Fitbit has agreed to settle with the ACCC after misleading customers about their guarantee rights under the Australian Consumer Law, another win for the regulator as its fights a recent court ruling over the extent of companies’ obligations to disclose remedies available under the law.
The Australian Competition and Consumer Commission said it had received over 100 complaints about the fitness tracking device company’s misrepresentations about consumers’ rights.
Fitbit told customers between November 2016 and March 2017 that its warranty against faulty products was only available for a year and that it would only replace faulty products for the rest of the calendar year or 30 days, whichever was longer. Under the ACL, retailers are required to provide remedies for faulty products regardless of when the requests are lodged.
“If a business offers its own limited express warranty, they must make it clear that the warranty is in addition to the remedies available under the Australian Consumer Law consumer guarantees, not instead of them,” ACCC Commissioner Sarah Court said.
“The Australian Consumer Law provides automatic rights that cannot be excluded, restricted or modified. If goods you purchase fail to meet a consumer guarantee, you are entitled to remedies which include repair, replacement or refund depending on the circumstances.”
Despite these recent wins, however, courts are not settled on whether companies are required by law to proactively inform purchasers of faulty goods of their rights under the ACL.
The ACCC is facing off against consumer electronics giant LG in an appeal that could clarify the issue. The Full Court heard arguments in the case in May.
The consumer regulator said LG violated the law by misleading consumers who brought LG products that broke down after their warranty had expired. LG led these customers to believe the warranty was their only recourse, without expressly mentioning their rights under the consumer law, the ACCC alleged.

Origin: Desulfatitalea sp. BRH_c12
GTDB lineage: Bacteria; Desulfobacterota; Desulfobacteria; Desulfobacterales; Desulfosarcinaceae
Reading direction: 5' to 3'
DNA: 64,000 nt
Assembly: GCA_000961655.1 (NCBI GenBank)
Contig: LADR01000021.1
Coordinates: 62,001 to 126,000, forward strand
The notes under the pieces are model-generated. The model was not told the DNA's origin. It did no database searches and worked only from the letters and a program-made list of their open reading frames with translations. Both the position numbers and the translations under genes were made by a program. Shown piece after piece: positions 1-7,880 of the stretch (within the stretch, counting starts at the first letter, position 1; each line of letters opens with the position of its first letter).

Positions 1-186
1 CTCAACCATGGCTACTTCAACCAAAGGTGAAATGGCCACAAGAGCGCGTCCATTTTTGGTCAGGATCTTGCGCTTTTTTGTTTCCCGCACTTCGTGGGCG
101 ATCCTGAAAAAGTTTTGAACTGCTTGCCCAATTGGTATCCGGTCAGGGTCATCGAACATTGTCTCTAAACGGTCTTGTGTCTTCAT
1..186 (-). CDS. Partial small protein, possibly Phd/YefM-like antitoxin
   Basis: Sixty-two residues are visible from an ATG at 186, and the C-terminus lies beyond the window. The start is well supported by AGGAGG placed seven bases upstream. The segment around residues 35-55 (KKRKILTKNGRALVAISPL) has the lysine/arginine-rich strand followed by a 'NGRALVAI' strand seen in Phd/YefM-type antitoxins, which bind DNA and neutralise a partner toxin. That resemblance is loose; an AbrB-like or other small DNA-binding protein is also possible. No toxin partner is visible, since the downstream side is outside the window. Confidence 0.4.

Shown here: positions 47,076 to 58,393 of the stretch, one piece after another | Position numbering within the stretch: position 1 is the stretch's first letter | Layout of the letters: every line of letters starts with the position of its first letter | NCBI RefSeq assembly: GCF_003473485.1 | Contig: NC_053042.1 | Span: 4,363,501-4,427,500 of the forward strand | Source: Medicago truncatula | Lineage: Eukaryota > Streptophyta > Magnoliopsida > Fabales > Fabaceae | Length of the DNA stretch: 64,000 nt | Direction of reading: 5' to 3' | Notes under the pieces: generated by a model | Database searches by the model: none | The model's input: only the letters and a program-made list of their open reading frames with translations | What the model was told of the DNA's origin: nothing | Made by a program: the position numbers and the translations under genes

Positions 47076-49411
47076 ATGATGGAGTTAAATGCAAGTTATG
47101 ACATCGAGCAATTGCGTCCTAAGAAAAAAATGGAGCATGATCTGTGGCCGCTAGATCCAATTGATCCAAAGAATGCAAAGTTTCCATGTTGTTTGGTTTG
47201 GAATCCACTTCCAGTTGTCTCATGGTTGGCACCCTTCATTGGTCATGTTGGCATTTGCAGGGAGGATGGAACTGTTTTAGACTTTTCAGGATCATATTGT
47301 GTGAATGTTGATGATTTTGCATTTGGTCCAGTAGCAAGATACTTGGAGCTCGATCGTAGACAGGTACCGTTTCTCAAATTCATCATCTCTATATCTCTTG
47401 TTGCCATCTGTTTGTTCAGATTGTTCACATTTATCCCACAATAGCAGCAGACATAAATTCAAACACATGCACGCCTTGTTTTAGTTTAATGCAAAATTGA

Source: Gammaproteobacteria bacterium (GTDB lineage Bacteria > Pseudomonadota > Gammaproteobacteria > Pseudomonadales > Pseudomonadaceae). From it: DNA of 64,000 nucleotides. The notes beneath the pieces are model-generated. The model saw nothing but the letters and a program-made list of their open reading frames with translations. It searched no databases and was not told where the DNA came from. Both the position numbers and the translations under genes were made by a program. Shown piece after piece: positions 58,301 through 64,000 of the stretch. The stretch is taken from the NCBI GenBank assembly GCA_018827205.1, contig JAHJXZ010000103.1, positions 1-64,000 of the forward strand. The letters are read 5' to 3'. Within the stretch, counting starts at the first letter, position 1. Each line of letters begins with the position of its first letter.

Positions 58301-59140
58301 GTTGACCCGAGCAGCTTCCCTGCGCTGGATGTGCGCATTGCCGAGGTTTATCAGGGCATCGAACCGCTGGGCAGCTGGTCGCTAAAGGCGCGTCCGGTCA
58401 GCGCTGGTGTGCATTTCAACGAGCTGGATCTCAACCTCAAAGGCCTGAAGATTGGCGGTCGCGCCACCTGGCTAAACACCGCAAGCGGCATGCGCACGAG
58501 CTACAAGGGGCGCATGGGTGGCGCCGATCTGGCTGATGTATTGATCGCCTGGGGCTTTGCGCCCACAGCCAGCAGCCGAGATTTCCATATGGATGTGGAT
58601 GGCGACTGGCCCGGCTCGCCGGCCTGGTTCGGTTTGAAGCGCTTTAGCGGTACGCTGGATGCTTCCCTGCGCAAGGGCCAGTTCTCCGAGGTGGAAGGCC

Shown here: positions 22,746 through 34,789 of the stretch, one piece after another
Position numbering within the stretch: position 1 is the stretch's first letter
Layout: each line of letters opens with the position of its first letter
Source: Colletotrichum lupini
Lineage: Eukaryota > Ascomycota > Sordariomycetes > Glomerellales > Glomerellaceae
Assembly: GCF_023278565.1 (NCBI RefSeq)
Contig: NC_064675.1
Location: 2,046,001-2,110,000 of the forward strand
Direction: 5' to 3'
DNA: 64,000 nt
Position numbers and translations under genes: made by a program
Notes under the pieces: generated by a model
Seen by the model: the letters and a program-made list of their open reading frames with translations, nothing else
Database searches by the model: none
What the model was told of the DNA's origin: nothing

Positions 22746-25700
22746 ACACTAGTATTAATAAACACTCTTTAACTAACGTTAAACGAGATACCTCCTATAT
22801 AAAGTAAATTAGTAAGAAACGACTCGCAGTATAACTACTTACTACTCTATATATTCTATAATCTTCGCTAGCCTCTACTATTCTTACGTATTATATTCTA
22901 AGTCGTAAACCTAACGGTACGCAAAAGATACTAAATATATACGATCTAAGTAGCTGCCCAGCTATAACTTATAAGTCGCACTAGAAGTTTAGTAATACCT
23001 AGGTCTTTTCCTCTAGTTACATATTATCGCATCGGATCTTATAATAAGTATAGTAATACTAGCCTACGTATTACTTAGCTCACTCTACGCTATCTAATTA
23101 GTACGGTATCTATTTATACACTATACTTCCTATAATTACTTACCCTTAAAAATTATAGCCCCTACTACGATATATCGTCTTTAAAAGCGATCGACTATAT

In a September 1 ruling, Federal Court Justice Middleton sided with LG, ruling that the company was not obligated to inform consumers of remedies available to them under the ACL.
The judge said there was “no direct evidence that any of the consumers asked to be advised of their rights generally.”
In announcing that it would appeal the ruling, ACCC Deputy Chair Delia Rickard said more clarity was needed on the obligations of companies to notify customers of defective products of their rights under the law.
“The ACCC has appealed this decision in order to seek clarity from the Full Federal Court. In particular, this appeal is about the extent to which manufacturers should inform people seeking a remedy for a faulty product about their consumer guarantee rights,” Rickard said.
The ACCC is represented in the appeal by Norton Rose Fulbright. LG is represented by Bird & Bird.
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